Dodo Collections brings you another classic from H. Rider Haggard, ‘Regeneration’
In Regeneration, Haggard talks of the work of the Salvation Army in Great Britain. Haggard sums up the Salvation Army by saying, "the religious Organization founded by this man and his wife is now established and, in most instances, firmly rooted in 56 Countries and Colonies, where it preaches the Gospel in 33 separate languages: that it has over 16,000 Officers wholly employed in its service, and publishes 74 periodicals in 20 tongues, with a total circulation of nearly 1,000,000 copies per issue: that it accommodates over 28,000 poor people nightly in its Institutions, maintaining 229 Food Depots and Shelters for men, women, and children, and 157 Labour Factories where destitute or characterless people are employed: that it has 17 Homes for ex-criminals, 37 Homes for children, 116 Industrial Homes for the rescue of women, 16 Land Colonies, 149 Slum Stations for the visitation and assistance of the poor, 60 Labour Bureaux for helping the unemployed, and 521 Day Schools for children: that, in addition to all these, it has Criminal and General Investigation Departments, Inebriate Homes for men and women, Inquiry Offices for tracing lost and missing people, Maternity Hospitals, 37 Homes for training Officers, Prison-visitation Staffs, and so on almost ad infinitum.”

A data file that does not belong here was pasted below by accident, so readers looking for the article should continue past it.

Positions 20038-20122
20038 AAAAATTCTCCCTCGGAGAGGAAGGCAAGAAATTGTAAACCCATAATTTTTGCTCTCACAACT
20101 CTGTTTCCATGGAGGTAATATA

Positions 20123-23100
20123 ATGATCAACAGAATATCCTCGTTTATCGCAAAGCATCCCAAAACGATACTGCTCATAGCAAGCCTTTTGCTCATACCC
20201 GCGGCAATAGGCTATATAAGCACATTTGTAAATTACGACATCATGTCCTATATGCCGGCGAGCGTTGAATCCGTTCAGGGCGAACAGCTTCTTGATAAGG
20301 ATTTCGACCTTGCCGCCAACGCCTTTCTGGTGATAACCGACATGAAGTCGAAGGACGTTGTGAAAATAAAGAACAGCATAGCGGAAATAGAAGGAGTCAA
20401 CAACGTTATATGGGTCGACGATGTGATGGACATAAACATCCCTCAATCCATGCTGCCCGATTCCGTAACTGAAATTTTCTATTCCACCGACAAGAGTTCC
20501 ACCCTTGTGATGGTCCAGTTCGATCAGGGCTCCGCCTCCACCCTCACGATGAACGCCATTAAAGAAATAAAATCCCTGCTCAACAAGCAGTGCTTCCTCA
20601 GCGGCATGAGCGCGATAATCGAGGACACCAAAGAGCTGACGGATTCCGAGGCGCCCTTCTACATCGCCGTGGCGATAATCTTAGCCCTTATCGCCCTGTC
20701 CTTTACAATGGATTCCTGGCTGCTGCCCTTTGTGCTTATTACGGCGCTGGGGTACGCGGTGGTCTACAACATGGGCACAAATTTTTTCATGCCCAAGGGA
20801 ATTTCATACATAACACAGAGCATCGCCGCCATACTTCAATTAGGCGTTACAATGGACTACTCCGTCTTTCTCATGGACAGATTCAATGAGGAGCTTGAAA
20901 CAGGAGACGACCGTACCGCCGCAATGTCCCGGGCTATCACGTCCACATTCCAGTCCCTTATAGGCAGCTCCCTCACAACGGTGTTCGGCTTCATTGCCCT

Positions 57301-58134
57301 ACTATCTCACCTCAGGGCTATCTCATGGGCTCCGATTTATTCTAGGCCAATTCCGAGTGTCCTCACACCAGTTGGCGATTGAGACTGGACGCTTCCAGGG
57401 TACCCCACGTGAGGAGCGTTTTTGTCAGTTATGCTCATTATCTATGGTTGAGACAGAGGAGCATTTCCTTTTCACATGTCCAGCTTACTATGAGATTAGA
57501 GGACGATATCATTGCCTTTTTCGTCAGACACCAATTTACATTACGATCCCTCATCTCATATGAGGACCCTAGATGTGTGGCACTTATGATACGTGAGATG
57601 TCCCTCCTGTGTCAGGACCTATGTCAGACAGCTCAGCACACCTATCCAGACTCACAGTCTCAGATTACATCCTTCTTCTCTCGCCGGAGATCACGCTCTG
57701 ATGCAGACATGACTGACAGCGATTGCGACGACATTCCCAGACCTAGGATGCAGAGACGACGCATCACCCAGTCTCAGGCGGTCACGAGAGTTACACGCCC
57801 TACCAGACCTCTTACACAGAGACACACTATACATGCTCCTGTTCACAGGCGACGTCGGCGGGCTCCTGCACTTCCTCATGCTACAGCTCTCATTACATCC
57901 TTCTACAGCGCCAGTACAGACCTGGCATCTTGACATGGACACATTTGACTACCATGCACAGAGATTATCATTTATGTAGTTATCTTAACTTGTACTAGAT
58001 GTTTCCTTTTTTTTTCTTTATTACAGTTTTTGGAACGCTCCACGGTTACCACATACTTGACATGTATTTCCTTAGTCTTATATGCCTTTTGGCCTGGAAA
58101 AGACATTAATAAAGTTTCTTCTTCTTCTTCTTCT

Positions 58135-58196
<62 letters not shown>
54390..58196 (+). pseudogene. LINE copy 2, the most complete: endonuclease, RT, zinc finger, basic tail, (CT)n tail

Sir Henry Rider Haggard was an English writer of adventure novels set in exotic locations, predominantly Africa, and the creator of the Lost World literary genre. His stories, situated at the lighter end of the scale of Victorian literature, continue to be popular and influential. He was also involved in agricultural reform and improvement in the British Empire.
His breakout novel was King Solomon's Mines (1885), which was to be the first in a series telling of the multitudinous adventures of its protagonist, Allan Quatermain.
Haggard was made a Knight Bachelor in 1912 and a Knight Commander of the Order of the British Empire in 1919. He stood unsuccessfully for Parliament as a Conservative candidate for the Eastern division of Norfolk in 1895. The locality of Rider, British Columbia, was named in his memory.